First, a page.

2003 PT Cruiser charging issue

2003 Chrysler PT Cruiser, 2.4L N/A, Auto, 200,000 miles
New battery 20,000 miles ago
New alternator 20,000 miles ago with OEM pulley.
Original PCM

Here’s where I’m stumped. At idle, I get 13 volts. At 2,000-2,500 RPM it reads 11.8 volts. When I slow to a stop the voltage goes back up to 13. There is only a 0.10 voltage difference under full accessory load.

Apparently there is no external voltage regulator on this car. I think regulation is done via the PCM.

Here is the video of the meter. http://youtu.be/NREEdETRLTs


First, measure the voltage with a “real” meter at the battery, have a helper rev the engine.
How old is the belt? Does it look clean and in good shape? It could be slipping.
Where’d the replacement alternator come from? There are many poorly remanufactured ones out there.

If the belt isn’t slipping then the alternator is causing the problem. The brushes might the cause of the problem or there is a faulty connection inside it. This isn’t a common type of problem with alternators but it does happen.

BTW: My compliments on your choice of DVM meter.

Ok, thanks for the quick response. I got the Excel 10603 alt and GOODYEAR 395K5 belt from RockAuto.

I’ll check for a voltage drop by RPMs at a standstill. The belt was changed with the timing belt 20K miles ago.
I’ll check the tightness of the belt again. There is no squeaking but we did estimate the tone of the belt since our DRBIII was sold.

I guess it could be that the belt has settled (after 20,000 mi).

Advance and Autozone will check out charging system on car for free.

I would certainly check both ends of the battery connections, and possible shorts. Let’s say because of a bad ground, at idle there is less draw, and the voltage is good. While driving it needs more amps for whatever reason, and the connections do not allow that to happen, thus the reduction in voltage reading. This is a wag, but feasible.

Sounds like an alternator problem to me. Increasing rpms cause a higher current drain, if only b/c the spark plugs are firing faster. The alternator should of course be able to easily keep up. In fact one clue is that you should be getting more than 13 volts at idle. And it shouldn’t drop off with rpm. Even though more current is required, the alternator is spinning faster, so that should be a wash. I measure in the high 13’s, like 13.6 to 14 volts when I measure this on my Corolla at idle.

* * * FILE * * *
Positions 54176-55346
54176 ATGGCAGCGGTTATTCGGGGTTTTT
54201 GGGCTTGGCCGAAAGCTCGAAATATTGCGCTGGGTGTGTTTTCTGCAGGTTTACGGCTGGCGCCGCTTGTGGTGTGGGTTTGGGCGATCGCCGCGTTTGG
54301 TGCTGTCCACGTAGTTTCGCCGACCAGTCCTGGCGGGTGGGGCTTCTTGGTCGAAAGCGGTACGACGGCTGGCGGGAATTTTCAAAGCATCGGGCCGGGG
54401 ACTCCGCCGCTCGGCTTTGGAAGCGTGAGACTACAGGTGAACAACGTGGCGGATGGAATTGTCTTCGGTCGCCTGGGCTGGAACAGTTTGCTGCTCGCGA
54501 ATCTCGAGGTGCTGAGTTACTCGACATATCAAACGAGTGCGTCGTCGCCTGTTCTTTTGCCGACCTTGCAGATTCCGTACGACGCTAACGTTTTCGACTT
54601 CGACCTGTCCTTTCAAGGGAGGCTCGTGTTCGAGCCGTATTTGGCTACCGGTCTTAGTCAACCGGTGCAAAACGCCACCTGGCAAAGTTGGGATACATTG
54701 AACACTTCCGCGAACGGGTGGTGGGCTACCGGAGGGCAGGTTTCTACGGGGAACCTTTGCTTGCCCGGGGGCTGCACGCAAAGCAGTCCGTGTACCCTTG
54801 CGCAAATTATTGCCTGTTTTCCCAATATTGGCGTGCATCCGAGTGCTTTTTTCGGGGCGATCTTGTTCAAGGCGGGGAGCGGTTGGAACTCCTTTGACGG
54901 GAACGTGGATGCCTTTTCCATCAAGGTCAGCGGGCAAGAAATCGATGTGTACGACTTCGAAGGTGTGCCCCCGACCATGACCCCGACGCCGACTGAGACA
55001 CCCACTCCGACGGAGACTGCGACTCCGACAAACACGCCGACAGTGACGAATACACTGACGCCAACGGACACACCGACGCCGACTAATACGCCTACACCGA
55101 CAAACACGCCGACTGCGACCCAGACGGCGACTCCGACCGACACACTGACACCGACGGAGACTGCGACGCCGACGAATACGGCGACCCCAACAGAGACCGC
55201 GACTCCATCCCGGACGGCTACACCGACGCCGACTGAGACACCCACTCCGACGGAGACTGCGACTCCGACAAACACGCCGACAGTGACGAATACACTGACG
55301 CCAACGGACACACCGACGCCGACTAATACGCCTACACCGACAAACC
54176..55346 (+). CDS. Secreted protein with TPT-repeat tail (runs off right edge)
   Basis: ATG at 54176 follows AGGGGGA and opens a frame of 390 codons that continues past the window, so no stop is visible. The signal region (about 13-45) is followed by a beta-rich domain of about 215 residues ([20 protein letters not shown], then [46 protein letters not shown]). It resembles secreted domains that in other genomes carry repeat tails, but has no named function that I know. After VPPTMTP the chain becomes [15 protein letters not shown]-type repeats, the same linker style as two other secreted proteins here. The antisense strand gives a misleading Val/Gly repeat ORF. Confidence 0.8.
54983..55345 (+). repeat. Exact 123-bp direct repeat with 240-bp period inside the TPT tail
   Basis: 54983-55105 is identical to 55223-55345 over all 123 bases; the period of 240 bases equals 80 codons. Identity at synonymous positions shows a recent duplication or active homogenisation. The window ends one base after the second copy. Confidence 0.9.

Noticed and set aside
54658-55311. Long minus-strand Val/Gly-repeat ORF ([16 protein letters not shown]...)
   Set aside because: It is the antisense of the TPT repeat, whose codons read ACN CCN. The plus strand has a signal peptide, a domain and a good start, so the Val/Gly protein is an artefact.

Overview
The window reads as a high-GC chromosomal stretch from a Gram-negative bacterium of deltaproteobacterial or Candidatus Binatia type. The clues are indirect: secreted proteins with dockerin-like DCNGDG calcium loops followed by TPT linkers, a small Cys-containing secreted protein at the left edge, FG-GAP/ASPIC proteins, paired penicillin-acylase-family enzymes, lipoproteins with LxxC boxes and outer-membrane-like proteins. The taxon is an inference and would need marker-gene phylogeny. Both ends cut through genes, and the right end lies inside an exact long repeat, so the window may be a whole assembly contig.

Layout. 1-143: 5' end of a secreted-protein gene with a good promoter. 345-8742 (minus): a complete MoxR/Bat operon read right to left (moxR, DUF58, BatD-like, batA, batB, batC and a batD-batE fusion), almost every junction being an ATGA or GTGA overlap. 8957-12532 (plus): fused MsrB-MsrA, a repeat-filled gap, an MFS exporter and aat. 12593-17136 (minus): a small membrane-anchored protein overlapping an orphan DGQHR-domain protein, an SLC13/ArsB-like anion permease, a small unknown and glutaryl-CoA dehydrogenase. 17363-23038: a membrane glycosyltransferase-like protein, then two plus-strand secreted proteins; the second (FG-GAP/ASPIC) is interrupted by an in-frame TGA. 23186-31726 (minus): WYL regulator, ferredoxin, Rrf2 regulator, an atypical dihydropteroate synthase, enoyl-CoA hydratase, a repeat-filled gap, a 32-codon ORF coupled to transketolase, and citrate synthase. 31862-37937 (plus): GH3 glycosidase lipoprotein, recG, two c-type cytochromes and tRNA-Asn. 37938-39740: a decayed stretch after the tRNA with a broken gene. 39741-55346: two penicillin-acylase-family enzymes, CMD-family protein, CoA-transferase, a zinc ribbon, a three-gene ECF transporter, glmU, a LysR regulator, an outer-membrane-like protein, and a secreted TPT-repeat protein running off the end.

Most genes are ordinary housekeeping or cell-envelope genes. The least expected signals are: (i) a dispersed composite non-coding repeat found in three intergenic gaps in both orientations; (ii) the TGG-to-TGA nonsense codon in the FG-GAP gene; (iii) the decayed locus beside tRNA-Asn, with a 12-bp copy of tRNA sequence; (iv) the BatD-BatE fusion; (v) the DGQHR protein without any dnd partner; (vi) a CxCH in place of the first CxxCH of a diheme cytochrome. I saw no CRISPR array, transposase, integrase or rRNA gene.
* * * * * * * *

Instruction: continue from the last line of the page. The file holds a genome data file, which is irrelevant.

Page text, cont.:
Could be bad connections at the battery, the belt, grounding problems, other electrical problems too o course. Me, I’d just take it to a place that could test the charging system. I suspect one or more of the alternator diodes is on the fritz.

One caution, while diagnosing this, don’t remove the battery cables while the engine is running. The battery must remain in the circuit at all times. Removing the cables while the engine is running will almost certainly give you problems that you don’t want to have.


That alternator you put on 20000 miles ago . . . was it a high quality part?

Or store brand?

Your PT Cruiser utilizes a generator which is controlled by the PCM for voltage/amprerage output.

If the voltage readings are erratic, the PCM is no longer regulating the voltage.


Well boys and girls, we have a winner! Circuitsmith nailed it. The top set bolt was not tight enough and over time the tension bolt had worked itself loose. It’s all good now.

Thanks for playing!

Glad you found the trouble and at no expense. Way to go @Circuitsmith. You win a new Fluke meter.

Thanks for posting the result OP, good to know it was something simple, and you’ve got the fix completed and back on the road.

@Cougar, my Fluke 23 is old enough to vote, it’s been with me longer than my wife, I’d feel somehow disloyal replacing it.

LOL. That’s a true Fluke user talk’in there @circuitsmith. I purchased a 8060 not too long after they first came out when I saw the one my boss at the time had purchased. That was a lot of years ago now. It was the standard of the industy for a lot of years. Copied, but never equalled.

I have a Fluke 88 myself, and it’s definitely the industry standard for auto mechanics

What I like about Fluke is that they stand behind their product forever

I’ve had mine calibrated a few times over the years (because it wasn’t giving me accurate readings).
The company didn’t make me pay anything, and the turn around time was fairly quick. In fact, they even replaced the seal separating the two case halves. They told me I can send it in yearly for calibrations, even if everything’s been fine.

Try getting a free calibration with your Snap On, Blue Point, etc. DMM

The fluke was initially more expensive than some other meters, but when you consider the free lifetime support, it’s actually a pretty fair deal

That’s a good testament @db4690. I have an 88 also. In fact I just got it out last week after years of sitting in my closet to make a current measurement on my son’s car.

If memory serves me right, I got that fluke 88 back in 1995. It seems to functioning as good as the day I got it.